Covid: UK daily cases rise to nearly 50,000 as Downing Street warns of ‘challenging months’ ahead

The public has been warned that the coming months will be “challenging” as coronavirus cases continue to rise.

The UK has recorded nearly 50,000 new Covid-19 infections, which marks the largest daily rise since lockdown rules ended in England three months ago.

There have been more than 40,000 new cases of Covid reported for six consecutive days, with 49,156 new infections on Monday (18 October).

Government data up to Sunday (17 October) show more than 300,000 confirmed cases reported over the last seven days, a 15% increase on the previous week.

The 852 deaths reported from October 11 to October 17 was 8.5% higher than the figure for the previous seven-day period.

Figures from the Office for National Statistics on Friday (15 October) showed Covid infection levels in England are getting close to the peak seen at the height of the second wave, and are mostly being driven by rates among schoolchildren.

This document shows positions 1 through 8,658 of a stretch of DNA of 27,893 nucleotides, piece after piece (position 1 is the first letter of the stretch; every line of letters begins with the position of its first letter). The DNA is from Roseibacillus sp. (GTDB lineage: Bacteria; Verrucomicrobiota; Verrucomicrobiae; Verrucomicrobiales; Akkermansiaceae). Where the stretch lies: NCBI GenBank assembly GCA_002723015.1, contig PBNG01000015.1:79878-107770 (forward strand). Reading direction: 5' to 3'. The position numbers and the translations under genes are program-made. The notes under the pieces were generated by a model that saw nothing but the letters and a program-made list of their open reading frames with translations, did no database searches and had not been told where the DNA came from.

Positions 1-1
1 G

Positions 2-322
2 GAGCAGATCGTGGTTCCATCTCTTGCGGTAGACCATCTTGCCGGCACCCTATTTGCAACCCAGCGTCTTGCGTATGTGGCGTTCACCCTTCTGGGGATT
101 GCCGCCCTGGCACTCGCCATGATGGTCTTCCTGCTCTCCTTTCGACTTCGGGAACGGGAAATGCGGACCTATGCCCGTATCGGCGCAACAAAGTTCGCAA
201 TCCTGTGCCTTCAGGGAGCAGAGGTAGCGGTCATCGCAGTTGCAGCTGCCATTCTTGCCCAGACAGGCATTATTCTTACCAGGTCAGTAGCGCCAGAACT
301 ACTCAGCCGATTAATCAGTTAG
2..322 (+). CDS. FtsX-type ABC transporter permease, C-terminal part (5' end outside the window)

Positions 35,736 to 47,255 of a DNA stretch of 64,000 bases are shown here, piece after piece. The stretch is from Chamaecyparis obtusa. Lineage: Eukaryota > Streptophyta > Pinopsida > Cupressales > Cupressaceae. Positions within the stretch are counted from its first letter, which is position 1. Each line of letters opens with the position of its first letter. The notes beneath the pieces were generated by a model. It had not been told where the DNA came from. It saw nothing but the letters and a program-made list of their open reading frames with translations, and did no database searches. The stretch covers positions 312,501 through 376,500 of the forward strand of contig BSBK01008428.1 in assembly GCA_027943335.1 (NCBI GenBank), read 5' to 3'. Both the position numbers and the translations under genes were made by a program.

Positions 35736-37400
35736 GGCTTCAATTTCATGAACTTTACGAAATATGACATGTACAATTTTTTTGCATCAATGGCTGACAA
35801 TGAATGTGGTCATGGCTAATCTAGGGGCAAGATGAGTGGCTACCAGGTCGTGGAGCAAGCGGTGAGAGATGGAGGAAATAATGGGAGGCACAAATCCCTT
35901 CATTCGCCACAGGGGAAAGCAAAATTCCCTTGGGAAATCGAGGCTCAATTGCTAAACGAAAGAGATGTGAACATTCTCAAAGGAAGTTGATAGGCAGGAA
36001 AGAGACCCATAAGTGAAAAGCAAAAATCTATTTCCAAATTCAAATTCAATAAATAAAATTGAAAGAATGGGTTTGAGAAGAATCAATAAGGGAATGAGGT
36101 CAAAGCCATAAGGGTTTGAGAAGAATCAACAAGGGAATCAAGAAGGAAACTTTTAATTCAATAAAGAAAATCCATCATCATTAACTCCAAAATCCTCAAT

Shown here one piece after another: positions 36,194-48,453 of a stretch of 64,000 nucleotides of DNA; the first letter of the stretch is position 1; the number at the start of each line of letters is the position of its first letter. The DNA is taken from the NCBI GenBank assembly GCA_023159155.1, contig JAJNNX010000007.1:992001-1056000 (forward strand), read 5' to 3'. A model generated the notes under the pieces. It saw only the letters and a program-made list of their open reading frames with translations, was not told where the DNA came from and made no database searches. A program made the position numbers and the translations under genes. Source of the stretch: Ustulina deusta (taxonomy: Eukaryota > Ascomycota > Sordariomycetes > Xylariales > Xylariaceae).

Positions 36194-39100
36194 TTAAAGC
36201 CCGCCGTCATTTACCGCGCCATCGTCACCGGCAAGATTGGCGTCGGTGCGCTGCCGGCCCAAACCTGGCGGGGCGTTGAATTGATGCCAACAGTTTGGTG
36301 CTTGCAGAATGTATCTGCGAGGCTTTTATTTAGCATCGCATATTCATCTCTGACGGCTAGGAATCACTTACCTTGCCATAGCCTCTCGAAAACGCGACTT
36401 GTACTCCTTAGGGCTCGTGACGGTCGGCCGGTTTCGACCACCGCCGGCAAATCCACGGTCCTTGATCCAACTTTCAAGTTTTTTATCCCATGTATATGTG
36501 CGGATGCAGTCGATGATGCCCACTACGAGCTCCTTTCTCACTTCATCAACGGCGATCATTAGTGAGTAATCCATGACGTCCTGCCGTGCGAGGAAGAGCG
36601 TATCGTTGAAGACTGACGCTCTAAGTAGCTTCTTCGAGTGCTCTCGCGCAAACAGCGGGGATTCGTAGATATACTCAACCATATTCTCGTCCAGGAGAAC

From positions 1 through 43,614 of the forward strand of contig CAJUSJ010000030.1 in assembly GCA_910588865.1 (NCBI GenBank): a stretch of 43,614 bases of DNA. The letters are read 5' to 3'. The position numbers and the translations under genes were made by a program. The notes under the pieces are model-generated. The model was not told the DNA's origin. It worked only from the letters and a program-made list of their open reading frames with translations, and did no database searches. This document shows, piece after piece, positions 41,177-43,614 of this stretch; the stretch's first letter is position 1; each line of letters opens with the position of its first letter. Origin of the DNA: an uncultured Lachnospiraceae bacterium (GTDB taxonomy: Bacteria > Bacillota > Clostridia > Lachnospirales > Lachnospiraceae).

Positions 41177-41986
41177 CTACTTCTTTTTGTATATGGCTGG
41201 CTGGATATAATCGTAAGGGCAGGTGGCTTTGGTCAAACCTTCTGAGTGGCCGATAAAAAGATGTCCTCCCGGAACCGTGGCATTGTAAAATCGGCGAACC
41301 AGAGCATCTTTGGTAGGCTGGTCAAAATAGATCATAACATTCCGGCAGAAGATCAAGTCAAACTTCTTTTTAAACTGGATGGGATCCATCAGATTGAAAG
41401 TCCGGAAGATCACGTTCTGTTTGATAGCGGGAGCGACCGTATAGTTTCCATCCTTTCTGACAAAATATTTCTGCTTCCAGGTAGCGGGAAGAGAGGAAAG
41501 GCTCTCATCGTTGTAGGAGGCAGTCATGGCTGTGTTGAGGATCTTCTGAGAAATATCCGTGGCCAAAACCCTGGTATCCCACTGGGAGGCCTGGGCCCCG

This comes as the public has been warned that the coming months will be “challenging” as coronavirus cases continue to rise.

Downing Street said an increase in coronavirus cases had been expected over the winter and the Government would keep a “close watch” on the situation.

The Prime Minister’s official spokesman said: “We obviously keep very close watch on the latest statistics.

“We always knew the coming months would be challenging.

“What we are seeing is case rates, hospitalisations and deaths still broadly in line with the modelling as set out a few months back now.

“The vaccination programme will continue to be our first line of defence, along with new treatments, testing and public health advice.

“But we will obviously keep a close watch on cases.

“But it is thanks to our vaccination programme that we are able to substantially break the link between cases, hospitalisations and deaths.”

However, epidemiologist and government adviser Professor Andrew Hayward said the situation was “concerning” and there was “huge potential for the NHS to come under a lot of pressure”.

Prof Hayward, a member of the Sage scientific advisory panel, told BBC Radio 4’s World At One: “I think it’s concerning that we’ve got very high rates of infection and higher rates of hospitalisation and mortality than many of our European counterparts.”